In order to workaround this issue and sync a Cisco IOS based  router,       use an authoritative NTP server on the Internet, a UNIX box that runs  NTPD or a       GPS on certain platforms. As an alternative, you can choose not to run  the       W32Time service on the Windows system. Instead, you can use NTP 4.x.  All       versions of Windows 2000 and later can serve as an NTP server. Other  machines       on the network can then use the NTP server to synchronize their time.

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Correct Answer
glen.grant Wed, 06/30/2010 - 09:48
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  It seems I read somewhere there is some kind of issue using a windows box as a ntp server .  Maybe this might help you track it down.

http://www.cisco.com/en/US/tech/tk648/tk362/technologies_tech_note09186a0080a23d02.shtml



Basically this is what it says.


Unable to Sync NTP to W32 Based Time Service

When Cisco routers are configured to use the NTP servers placed in  the       Active Directory, the Cisco routers do not receive any NTP packets  from the NTP       server. This issue occurs because Cisco routers use NTP and Active  Directory       domains use W32Time service. W32Time uses Simple Network Time Protocol  (SNTP),       a subset of NTP, for time synchronization. SNTP and NTP use the same       network-packet format. The main difference between SNTP and NTP is  that SNTP       does not provide the error-check and filtering functions that NTP  provides.       Cisco router and switches use NTP and allow for all error-checking and       filtering functions provided by NTP v3.

Windows W32Time shows that it is an SNTP implementation inside  (rather       claiming itself NTP). Cisco IOS-NTP, which tries to sync with W32Time,  gets its       own root-dispersion value that it sends to the W32Time and this proves  costly       for Cisco IOS-NTP to synchronize. Because the root-dispersion value of  Cisco       IOS-NTP goes higher than 1000 ms, it unsynchronizes itself  (clock-select       procedure). Since the Cisco IOS based routers run the full RFC  implementation       of NTP they do not sync to an SNTP server. In this case the output of  the       show        ntp associations detail command shows that the server is       flagged as insane, invalid. The root       dispersion value is in excess of 1000 ms, which causes the Cisco  IOS       NTP implementation to reject the association. Routers that run Cisco  IOS can be       unable to synchronize to an NTP server if it is a Windows system that  runs the       W32Time service. If the server is not synchronized, the routers are  not able to       transmit to and receive packets from the server.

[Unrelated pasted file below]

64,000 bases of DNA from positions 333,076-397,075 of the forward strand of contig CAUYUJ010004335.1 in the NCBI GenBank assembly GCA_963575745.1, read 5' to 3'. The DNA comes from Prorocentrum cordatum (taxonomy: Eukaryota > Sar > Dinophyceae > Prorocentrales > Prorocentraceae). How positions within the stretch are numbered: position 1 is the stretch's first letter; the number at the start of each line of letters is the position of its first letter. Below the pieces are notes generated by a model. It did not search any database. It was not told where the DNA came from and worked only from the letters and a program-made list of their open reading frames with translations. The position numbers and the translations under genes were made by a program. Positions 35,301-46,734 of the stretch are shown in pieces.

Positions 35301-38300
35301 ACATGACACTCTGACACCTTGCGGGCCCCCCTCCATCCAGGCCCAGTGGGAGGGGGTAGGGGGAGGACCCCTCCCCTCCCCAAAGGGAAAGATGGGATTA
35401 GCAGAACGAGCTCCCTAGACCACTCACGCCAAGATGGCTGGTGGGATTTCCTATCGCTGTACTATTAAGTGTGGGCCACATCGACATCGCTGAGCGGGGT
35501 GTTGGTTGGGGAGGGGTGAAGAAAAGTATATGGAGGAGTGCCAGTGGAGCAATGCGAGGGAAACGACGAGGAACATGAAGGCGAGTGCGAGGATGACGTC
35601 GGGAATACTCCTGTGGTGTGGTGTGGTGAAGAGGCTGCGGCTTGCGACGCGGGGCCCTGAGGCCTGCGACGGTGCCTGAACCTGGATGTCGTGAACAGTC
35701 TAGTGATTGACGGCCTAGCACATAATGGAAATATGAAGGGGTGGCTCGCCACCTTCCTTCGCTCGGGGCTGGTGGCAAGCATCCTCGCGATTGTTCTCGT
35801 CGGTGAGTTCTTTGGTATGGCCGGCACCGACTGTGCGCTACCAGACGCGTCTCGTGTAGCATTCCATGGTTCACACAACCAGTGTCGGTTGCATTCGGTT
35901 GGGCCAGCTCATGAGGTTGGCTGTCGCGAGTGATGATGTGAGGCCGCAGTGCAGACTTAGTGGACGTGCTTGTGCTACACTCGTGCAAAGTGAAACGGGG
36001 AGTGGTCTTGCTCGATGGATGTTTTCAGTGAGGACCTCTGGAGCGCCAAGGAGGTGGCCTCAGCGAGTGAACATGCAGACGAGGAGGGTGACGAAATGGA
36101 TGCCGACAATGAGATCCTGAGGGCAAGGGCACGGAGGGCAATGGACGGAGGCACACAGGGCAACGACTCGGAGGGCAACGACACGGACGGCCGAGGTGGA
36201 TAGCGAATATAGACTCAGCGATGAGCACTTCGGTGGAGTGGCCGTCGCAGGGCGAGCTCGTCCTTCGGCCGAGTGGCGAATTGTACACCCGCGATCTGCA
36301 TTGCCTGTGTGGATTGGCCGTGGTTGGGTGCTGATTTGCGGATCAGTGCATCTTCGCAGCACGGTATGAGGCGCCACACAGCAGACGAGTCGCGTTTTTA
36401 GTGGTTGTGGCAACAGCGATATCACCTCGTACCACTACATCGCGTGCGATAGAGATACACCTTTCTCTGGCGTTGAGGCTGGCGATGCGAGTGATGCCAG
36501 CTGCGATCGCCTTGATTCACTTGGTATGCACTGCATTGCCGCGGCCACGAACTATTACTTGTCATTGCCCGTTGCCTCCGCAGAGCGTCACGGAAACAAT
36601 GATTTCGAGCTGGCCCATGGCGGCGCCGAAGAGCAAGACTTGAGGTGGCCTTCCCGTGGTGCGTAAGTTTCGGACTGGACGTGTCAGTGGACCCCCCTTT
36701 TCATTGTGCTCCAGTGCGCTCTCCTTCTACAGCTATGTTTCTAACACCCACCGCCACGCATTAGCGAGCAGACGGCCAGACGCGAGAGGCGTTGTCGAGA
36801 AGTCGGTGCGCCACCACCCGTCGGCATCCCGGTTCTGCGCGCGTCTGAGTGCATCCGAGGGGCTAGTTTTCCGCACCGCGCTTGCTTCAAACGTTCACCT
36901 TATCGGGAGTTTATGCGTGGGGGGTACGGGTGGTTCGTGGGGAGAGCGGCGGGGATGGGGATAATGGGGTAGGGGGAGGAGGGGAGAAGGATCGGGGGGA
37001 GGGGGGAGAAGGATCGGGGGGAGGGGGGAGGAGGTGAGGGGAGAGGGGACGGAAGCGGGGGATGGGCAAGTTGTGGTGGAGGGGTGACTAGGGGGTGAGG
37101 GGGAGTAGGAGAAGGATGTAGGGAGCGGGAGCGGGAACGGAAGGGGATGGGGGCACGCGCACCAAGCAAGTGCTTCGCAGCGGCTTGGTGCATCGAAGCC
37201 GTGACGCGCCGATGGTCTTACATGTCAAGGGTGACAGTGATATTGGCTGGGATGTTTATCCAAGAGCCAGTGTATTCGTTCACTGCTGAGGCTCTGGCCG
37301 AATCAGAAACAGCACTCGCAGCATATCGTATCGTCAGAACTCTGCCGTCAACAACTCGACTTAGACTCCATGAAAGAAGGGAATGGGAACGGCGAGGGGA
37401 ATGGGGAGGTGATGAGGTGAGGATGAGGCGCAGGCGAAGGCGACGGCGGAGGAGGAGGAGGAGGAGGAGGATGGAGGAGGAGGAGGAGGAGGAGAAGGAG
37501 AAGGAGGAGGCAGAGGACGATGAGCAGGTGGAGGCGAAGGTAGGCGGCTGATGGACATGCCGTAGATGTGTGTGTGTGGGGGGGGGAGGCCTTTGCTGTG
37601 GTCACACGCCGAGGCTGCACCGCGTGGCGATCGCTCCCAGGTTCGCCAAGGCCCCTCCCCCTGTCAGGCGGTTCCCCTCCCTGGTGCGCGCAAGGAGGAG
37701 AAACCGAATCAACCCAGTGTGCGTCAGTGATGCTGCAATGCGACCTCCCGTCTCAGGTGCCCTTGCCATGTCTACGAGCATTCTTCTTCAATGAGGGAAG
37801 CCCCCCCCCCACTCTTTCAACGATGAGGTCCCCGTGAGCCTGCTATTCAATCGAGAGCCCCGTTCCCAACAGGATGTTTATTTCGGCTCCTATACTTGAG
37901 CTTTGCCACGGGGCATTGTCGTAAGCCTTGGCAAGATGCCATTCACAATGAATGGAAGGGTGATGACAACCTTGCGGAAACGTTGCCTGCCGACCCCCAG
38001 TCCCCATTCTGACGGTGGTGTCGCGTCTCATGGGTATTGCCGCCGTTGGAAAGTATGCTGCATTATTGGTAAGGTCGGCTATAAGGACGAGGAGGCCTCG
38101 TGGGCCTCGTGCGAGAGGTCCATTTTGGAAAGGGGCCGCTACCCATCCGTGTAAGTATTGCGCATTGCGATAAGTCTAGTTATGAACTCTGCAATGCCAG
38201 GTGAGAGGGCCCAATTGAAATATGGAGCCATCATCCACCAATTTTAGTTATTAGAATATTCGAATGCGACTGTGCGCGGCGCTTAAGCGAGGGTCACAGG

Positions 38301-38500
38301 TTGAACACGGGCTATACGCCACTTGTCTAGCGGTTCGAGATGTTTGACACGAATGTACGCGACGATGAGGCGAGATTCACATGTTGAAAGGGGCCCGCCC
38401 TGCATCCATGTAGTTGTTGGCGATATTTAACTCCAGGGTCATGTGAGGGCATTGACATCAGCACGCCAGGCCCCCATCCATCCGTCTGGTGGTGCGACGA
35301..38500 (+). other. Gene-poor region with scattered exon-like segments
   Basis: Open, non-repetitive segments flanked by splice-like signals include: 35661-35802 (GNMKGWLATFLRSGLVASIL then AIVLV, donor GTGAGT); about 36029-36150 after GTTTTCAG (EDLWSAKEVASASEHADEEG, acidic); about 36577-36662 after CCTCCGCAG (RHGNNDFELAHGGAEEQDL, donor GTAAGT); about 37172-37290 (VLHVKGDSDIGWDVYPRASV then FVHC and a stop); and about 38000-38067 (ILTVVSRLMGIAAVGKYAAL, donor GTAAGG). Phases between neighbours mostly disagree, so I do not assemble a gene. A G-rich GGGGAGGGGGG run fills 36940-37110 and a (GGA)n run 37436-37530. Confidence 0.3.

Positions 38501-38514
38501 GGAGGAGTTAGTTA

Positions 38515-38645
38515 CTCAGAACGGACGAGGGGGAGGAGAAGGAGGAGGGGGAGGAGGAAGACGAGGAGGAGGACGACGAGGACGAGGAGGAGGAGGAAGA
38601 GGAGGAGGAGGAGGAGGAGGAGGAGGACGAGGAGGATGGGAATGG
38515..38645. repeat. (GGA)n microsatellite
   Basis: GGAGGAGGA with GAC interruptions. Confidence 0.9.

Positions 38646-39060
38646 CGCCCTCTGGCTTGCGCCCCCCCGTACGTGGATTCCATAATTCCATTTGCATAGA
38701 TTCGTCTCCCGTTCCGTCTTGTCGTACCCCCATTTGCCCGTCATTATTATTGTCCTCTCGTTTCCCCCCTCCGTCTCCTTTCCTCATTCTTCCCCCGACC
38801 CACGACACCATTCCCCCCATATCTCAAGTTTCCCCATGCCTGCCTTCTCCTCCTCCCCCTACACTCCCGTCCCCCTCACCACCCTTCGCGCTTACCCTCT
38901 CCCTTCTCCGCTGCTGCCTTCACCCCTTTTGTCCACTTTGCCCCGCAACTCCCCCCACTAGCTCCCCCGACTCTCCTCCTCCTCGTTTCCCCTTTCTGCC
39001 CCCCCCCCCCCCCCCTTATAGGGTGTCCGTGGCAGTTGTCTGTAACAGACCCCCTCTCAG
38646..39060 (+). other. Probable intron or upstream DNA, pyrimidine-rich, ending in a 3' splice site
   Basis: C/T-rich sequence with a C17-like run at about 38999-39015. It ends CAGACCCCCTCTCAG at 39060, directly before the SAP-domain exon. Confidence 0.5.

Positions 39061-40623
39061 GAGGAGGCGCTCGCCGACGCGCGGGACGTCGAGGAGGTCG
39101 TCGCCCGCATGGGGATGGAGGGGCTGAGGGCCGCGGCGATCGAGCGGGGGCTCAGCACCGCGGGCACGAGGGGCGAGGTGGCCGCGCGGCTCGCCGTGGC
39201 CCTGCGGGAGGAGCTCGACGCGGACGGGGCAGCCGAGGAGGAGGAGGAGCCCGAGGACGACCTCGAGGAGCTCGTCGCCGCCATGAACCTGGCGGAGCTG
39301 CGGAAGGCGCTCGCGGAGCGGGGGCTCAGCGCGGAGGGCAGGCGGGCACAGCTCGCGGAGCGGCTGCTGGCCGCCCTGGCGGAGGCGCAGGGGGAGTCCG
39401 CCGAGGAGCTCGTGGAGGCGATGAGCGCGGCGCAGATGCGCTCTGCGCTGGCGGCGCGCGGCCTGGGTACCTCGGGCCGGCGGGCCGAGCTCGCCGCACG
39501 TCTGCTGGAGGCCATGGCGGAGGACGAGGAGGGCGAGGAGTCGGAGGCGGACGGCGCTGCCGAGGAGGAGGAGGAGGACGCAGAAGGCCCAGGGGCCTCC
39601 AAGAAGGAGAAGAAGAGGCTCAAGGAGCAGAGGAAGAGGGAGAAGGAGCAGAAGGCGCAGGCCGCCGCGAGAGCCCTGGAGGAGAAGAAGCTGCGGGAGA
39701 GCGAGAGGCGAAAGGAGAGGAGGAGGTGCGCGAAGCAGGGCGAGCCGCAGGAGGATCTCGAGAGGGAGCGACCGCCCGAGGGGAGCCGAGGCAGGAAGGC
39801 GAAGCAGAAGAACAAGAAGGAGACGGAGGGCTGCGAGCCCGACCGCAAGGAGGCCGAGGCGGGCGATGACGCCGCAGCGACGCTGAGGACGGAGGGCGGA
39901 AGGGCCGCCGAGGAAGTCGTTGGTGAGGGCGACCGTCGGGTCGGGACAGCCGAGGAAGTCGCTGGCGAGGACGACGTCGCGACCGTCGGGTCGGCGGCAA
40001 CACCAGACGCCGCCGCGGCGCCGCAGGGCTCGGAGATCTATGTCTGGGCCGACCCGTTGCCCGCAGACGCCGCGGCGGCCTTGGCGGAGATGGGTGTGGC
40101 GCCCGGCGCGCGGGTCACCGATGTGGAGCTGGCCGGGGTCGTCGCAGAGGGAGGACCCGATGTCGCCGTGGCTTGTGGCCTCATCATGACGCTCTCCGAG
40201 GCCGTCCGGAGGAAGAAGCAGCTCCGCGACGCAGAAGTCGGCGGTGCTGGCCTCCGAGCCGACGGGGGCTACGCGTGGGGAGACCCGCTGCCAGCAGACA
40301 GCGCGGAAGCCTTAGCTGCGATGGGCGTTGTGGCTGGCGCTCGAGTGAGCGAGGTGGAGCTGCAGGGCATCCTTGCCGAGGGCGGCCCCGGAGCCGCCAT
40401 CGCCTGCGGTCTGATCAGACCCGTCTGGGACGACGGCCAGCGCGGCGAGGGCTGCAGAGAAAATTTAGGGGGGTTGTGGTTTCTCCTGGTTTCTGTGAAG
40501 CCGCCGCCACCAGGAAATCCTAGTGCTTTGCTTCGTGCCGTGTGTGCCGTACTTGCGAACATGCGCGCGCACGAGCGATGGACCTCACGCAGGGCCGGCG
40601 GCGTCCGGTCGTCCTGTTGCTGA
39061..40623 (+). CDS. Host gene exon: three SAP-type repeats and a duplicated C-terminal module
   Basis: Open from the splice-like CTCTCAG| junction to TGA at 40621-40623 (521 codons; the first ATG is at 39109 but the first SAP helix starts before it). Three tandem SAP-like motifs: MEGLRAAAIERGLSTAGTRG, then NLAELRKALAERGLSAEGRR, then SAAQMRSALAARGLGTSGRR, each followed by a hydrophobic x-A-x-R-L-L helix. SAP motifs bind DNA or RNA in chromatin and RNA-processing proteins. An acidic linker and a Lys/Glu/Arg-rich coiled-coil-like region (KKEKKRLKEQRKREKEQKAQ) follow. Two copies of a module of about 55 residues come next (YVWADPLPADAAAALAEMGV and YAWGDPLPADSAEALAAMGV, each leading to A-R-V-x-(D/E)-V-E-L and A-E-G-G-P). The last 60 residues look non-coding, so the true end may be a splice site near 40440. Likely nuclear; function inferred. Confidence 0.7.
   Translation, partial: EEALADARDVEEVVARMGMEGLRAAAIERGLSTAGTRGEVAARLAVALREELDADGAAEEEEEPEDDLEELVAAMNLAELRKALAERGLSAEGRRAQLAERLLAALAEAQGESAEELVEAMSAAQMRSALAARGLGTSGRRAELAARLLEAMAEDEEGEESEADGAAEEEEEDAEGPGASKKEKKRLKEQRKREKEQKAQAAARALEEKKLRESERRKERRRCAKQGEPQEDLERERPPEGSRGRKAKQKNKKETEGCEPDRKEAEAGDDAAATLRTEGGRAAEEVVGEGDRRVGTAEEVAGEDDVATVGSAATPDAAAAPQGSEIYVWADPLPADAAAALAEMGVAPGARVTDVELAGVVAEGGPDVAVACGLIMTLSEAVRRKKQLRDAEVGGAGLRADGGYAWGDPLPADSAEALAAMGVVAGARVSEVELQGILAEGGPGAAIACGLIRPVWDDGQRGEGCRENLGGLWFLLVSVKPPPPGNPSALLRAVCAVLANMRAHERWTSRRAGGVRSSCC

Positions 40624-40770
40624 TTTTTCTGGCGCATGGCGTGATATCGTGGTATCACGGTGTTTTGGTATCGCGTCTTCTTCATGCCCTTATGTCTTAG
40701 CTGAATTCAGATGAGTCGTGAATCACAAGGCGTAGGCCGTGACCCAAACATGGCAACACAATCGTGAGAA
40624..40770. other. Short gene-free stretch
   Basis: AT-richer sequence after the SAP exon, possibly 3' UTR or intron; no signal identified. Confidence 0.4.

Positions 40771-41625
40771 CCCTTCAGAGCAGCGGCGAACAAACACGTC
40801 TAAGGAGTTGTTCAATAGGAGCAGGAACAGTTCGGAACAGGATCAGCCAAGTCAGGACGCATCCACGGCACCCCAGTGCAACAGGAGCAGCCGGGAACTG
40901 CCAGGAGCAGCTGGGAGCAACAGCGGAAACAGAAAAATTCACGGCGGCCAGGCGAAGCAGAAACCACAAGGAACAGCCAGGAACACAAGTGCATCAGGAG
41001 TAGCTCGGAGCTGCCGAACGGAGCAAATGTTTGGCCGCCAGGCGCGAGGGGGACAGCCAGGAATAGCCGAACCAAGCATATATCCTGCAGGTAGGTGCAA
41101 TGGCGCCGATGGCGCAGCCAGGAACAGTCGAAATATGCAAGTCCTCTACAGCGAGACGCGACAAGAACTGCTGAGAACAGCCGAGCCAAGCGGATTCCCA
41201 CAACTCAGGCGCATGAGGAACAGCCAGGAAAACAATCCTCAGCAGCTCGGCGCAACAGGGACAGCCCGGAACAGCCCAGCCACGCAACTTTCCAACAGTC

In order to workaround this issue and sync a Cisco IOS based  router,       use an authoritative NTP server on the Internet, a UNIX box that runs  NTPD or a       GPS on certain platforms. As an alternative, you can choose not to run  the       W32Time service on the Windows system. Instead, you can use NTP 4.x.  All       versions of Windows 2000 and later can serve as an NTP server. Other  machines       on the network can then use the NTP server to synchronize their time.